This is where Watson comes in. A character that Poe lacked in his three Dupin stories, John Watson is the reader character within the book. They are the character that helps carry the audience through the story. According to an article by Sanford Binns, “Holmes would have been explaining his thought process as he went along, thus solving the case in the middle of the story for himself, rather than solving it for the reader at the end. Furthermore, Holmes inevitably would have been calling attention to his own intelligence, thus appearing insufferably conceited and hence unappealing to the reader. Superior intelligence is a more appealing trait when it is observed by others than proclaimed by the savant himself.”
In any story, the reader-character needs to ensure empathy between themselves and the reader. In the example of Sherlock Holmes, Watson’s lack of analytical deduction skills is a benefit to the story.
That isn’t the say that telling a story as the detective doesn’t have the same impact. The most iconic of murder mystery authors is Agatha Christie, a woman who wrote countless stories in the point of view of many different detective characters. Poirot and Miss Marple aren’t fantastical investigators with borderline superhuman abilities but they are good at piecing clues together. As you read, you are piecing them together as well, making reason and deductions at the same as the detective themselves.
These stories are told from third person omnipresent rather than first-person, thus allowing Christie to jump around, reveal to the reader clues to solve the crime before the detectives themselves.
Arguably, this is part of the draw of detective fiction – trying to figure out the crime before the detective calls all the suspects into the room and points a finger at the perpetrator. But why is this so effective?
Christopher Badcock, author of The Imprinted Brain commented in Psychology Today, “the remarkable success and continuing fascination of detective fiction might find an explanation in the way in which it combines extremes…Paranoid suspicion and credulity for conspiracies is wholly appropriate—particularly in murder mysteries—and naming, blaming and shaming—a crucial if cruel mentalistic tool where influencing others is concerned—is epitomized in the revelation of the culprit on the climactic final page of the detective novel.”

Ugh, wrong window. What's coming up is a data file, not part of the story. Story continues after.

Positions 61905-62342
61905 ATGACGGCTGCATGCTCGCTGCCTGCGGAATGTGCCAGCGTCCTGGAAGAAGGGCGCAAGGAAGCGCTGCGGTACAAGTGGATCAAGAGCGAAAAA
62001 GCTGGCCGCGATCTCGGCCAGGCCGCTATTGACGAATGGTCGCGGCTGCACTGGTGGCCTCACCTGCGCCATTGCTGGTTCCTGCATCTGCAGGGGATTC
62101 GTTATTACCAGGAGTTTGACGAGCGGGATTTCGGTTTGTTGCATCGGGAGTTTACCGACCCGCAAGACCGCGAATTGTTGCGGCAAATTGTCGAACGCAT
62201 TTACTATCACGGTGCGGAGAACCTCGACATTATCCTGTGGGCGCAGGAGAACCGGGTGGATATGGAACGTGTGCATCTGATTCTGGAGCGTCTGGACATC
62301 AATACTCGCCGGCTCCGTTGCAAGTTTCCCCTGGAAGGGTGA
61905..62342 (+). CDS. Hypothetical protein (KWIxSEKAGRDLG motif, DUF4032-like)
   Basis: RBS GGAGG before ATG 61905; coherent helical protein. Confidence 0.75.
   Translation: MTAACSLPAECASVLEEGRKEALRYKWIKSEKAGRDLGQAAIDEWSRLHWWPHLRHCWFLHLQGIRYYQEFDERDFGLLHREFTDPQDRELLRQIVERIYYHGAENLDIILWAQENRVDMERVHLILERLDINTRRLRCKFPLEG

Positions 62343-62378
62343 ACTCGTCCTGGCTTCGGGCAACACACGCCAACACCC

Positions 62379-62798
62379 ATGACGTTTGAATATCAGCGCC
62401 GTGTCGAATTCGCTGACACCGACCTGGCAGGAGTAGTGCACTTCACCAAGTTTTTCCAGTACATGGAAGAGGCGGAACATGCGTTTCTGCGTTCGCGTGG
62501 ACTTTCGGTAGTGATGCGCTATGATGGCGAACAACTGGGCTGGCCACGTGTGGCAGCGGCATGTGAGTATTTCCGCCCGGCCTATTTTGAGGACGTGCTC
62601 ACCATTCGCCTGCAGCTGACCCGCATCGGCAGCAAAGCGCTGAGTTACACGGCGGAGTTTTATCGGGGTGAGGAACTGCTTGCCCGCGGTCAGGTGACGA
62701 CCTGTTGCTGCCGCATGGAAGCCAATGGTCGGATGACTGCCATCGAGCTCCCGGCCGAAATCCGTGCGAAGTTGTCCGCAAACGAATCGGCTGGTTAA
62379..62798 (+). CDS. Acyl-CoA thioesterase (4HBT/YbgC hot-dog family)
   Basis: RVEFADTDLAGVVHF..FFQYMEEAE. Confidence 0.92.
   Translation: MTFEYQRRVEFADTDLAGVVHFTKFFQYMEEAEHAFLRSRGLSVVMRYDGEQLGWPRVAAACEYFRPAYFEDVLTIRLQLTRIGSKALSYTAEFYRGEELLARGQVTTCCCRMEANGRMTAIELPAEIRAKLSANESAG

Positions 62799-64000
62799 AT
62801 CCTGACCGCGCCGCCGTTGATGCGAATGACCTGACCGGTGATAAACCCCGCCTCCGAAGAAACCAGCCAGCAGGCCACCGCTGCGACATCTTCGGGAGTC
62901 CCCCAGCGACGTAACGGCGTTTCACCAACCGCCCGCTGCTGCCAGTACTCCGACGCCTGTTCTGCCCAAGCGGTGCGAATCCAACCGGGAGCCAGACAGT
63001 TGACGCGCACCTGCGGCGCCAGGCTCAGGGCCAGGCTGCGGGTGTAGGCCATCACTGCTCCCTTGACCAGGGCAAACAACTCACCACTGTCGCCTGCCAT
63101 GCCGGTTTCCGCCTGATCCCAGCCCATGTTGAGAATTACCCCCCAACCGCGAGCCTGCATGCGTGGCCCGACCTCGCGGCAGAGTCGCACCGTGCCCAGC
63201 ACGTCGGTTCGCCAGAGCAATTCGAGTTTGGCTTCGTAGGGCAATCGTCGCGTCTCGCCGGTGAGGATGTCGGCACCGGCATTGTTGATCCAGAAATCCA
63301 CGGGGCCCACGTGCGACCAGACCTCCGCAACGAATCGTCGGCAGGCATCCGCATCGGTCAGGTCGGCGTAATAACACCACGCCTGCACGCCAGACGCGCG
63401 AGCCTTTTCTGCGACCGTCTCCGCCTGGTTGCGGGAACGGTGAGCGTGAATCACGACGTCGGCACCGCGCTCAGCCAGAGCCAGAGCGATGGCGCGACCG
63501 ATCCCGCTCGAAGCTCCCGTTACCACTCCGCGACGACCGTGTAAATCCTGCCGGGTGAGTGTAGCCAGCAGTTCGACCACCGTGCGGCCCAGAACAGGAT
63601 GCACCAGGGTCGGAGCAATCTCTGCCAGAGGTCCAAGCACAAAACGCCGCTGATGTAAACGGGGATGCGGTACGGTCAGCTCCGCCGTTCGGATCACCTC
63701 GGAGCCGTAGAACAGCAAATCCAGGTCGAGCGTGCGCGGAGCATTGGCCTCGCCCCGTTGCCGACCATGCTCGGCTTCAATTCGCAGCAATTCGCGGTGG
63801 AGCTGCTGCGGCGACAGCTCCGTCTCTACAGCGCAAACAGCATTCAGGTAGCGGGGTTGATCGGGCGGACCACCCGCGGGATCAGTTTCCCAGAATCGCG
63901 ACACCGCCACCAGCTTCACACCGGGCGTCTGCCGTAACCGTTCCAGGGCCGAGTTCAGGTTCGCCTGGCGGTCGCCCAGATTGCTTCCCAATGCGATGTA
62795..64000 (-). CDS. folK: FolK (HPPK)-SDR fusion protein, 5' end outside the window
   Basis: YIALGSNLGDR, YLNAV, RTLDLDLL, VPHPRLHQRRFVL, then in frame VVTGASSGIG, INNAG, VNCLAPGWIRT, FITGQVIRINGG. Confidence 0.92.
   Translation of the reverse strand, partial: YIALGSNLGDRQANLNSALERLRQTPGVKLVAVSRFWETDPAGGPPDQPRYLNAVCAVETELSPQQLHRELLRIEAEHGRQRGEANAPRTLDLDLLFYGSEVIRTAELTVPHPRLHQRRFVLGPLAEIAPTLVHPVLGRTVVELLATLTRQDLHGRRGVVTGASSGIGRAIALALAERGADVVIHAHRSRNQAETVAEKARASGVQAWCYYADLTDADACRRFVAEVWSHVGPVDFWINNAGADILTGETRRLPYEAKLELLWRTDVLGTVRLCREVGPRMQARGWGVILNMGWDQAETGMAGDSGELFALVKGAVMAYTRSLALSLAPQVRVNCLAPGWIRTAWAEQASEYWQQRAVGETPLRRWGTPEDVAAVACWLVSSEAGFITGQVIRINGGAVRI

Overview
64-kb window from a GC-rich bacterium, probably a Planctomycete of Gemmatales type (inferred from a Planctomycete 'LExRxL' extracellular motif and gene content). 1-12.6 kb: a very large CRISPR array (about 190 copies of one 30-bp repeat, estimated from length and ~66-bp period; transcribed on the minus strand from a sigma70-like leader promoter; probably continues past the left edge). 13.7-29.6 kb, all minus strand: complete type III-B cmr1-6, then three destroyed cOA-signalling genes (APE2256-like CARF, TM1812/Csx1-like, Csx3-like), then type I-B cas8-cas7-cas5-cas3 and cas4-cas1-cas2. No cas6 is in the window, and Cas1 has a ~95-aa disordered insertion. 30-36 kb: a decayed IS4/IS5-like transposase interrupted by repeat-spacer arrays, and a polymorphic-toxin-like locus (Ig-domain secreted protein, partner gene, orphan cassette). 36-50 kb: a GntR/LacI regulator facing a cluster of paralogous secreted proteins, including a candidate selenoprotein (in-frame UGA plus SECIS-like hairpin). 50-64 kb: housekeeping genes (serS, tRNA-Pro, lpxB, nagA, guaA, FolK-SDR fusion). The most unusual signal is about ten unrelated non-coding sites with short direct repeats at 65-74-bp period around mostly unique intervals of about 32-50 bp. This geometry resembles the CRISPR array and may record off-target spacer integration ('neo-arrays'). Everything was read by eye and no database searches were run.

A successful and rememberable piece of detective fiction can be made by the skill in which the author releases information for the investigators and the reader. A big reason for this may be because of the brain and its relationship with puzzles. Marcel Dansei, professor of semiotics and anthropology at the University of Toronto, said, “Puzzles play with words, numbers, shapes, and logic in a way that impels us to uncover the solutions that they hide. We are thus engaged in a mental hunt for something, much like a detective in mystery stories or a scientist looking for the reason behind some phenomenon.”
This may also have an impact on why readers may feel cheated if foreshadowing and red herrings aren’t appropriately used in a story. Dansei added, “Puzzles are small-scale versions of this ‘quest for understanding,’ even though there is nothing new at the end of the hunt when a solution is uncovered. It is the hunt itself that is likely to stimulate various areas of the brain that involve discovery and a sense of satisfaction at once.” A disappointing or inadequate journey to the climax of a detective novel will make the entire story lackluster.
So why do we enjoy the detective genre so much? It is a combination of curiosity into the darker side of humanity that influences our general interest into true crimes and murder mysteries. Our brains want to connect pieces together to solve the puzzle innately. In terms of literature, it is about the skill of the author to ensure that readers have to correct information, at the right time, to solve that mystery.
What do you think? Leave a comment.